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Wayne Skipper, director of the L.W. Paul Living History Farm, isn't afraid to get his hands (and boots) dirty on the job.
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Farm assistant Dennis Ward hauls bags of fertilizer to spread in fields the old-fashioned way. All operations on the 17-acre farm use the tools and techniques of the early 1900s.
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From the Visitor’s Center, styled after a country store, guests can tour replica community buildings, including a church (at right) and wood shop.
It’s hot, it’s humid and the donated 5-year-old plow mule is stubborn. Every time Wayne Skipper pulls back on the reins and yells, “Ha, back!”—commanding the animal to turn left and start again down a furrow—she takes too wide of an arc.
“A mule’s like a child,” Skipper says, resting for a moment and pulling a handkerchief from his overalls pocket to wipe his brow. “They’ll try to outsmart you, so they don’t have to work.”
“It ain’t no different than trying to get a young’un up for school in the morning,” agrees farm assistant Dennis Ward, as he cuts open a bag of fertilizer and empties it into a pail.
A tractor, of course, would make things a lot easier. A tractor would mean less sweat, less time needed to fertilize the field, no frustration at things like the chain coming off the wooden distributor or the mule’s leg getting caught under the reins.
But Skipper’s not about comfort and ease. Here at the L.W. Paul Living History Farm—a working replica of an Horry County family farm, circa 1930—he’s about authenticity and understanding the past.
As the farm’s director and chief living historian, he’s about staying true to the mission of the Horry County Museum and the vision of Larry W. Paul, a private citizen and businessman who grew up on such a farm. When the county agreed to pay for the land, Paul agreed to build a replica one-horse farm so that current and future generations wouldn’t forget their local agricultural heritage.
“At least three-fourths of this population back then would have lived on a farm like this right here,” Skipper says. “That’s why it’s so important to the history of Horry County. Unless things change and go backwards, this is the last era that the farmer and his family lived entirely off the farm.”
It’s not just for show. The 17-acre farm is fully functioning and operates using only the tools and techniques local farmers used between 1900 and 1950, Skipper says.
“We’re doing on a daily basis what’s necessary to operate the farm in that particular season,” Skipper says. “Whether it’s cultivating crops, whether it’s sawing wood, whether it’s harvesting vegetables for cooking, plowing in the field, playing music in the church.”
Today’s necessity is breaking in that mule so Skipper and Ward can fertilize a plot of recently planted tobacco.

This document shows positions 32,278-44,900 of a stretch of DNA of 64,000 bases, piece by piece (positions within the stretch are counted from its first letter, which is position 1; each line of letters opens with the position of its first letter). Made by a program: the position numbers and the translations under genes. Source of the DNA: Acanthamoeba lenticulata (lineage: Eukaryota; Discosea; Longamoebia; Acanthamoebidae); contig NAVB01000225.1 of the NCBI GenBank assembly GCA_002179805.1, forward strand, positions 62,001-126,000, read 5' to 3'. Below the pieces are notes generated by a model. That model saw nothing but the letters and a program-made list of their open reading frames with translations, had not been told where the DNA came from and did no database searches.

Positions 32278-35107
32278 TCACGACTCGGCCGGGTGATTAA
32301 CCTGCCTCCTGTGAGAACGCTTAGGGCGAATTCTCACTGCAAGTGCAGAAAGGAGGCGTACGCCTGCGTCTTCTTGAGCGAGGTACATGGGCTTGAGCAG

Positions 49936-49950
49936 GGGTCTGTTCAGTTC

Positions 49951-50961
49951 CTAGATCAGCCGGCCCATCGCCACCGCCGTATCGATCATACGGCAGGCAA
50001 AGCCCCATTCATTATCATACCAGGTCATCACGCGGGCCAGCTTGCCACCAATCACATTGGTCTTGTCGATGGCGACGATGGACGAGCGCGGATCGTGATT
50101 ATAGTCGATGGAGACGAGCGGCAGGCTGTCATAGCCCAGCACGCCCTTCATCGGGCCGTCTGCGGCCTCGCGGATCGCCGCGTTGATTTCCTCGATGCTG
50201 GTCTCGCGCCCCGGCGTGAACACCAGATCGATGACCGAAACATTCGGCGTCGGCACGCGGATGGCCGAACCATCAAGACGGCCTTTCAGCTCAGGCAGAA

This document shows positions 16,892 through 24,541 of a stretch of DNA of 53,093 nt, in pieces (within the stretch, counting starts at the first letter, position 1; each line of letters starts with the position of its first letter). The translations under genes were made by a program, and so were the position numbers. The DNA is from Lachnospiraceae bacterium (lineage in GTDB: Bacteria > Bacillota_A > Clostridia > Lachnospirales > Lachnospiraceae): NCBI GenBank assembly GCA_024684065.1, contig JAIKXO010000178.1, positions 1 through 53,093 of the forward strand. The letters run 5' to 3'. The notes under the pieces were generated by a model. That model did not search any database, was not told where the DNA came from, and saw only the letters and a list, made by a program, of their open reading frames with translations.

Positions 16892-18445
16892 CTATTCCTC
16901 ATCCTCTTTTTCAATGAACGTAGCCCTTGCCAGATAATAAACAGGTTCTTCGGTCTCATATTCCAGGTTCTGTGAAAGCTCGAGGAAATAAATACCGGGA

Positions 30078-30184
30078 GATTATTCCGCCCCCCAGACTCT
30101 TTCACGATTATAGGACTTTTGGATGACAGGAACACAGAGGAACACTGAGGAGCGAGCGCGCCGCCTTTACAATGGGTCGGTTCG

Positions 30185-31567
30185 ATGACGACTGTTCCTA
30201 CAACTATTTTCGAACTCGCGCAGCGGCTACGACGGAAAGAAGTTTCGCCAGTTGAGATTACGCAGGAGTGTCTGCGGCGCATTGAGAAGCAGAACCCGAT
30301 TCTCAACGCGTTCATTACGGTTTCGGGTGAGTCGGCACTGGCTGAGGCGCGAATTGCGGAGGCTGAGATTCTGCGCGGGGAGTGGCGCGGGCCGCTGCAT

“Back then, whole communities used to come over to see if someone could break the mule. There are stories about people getting dragged across an acre,” Skipper says. “But men got close to those animals. It’s a satisfying feeling, breaking in a horse.”
If it all seems quaint—a time before mechanization and electricity and indoor plumbing—think again. It was a time of hard, back-breaking, endless labor.
“These farmers were highly independent within their own community, and they were do-it-yourselfers,” Skipper says. “One reason is that they had very little cash to spend. The other reason was it was just the mentality in Horry County. As they would say, ‘Hoe your own row.’”
But even the purest individualist needed the community—a network of men, women and children working to sustain each other day by day, season by season.
That’s why the farm, in addition to having the basic features (farmhouse, outhouse, vegetable garden, livestock pens and a packhouse), also has the five essential community buildings—a grist mill, a blacksmith shop, a wood shop, a shack to make cane syrup and what Skipper calls the “last and true community building,” the church.
“It’s the only building we have that is an exact replica of a particular building,” he says of the chapel. “It’s a replica of the Pawley Swamp Primitive Baptist Church, where Mr. Paul grew up going to church. We even have the original pews.”
And then there is the climate-controlled Visitor’s Center, which has the feel of a general store—a place you can buy canned goods from the farm or use the modern restroom facilities.
But the rest, as they say, is history.
The L.W. Paul Living History Farm is located at 2279 Harris Short Cut Road in Conway.
HOURS: Tuesdays–Saturdays, 9 a.m. to 4 p.m. Closed on government holidays.
ADMISSION: Free. Guided tours can be scheduled for 10 or more people, and if you want to see anything special—running the grist mill, making lye soap, etc.—it’s best to call ahead.
DETAILS: Call (843) 365-3596 or visit www.horrycountymuseum.org/farm.
VOLUNTEER: You can get involved on the farm as a volunteer with Friends of the Horry County Museum by going to the farm and filling out an application. Volunteers are trained in whatever they would like to do, such as demonstrate on special-event days or lead tours. For more information, call (843) 915-5320.
UPCOMING EVENTS: All events are free and held from 10 a.m. to 3 p.m.
- Nov. 14: Syrup Day
- Dec. 5: Christmas at the Farm (Old Smokehouse Day)
- April 2016: Spring Planting Day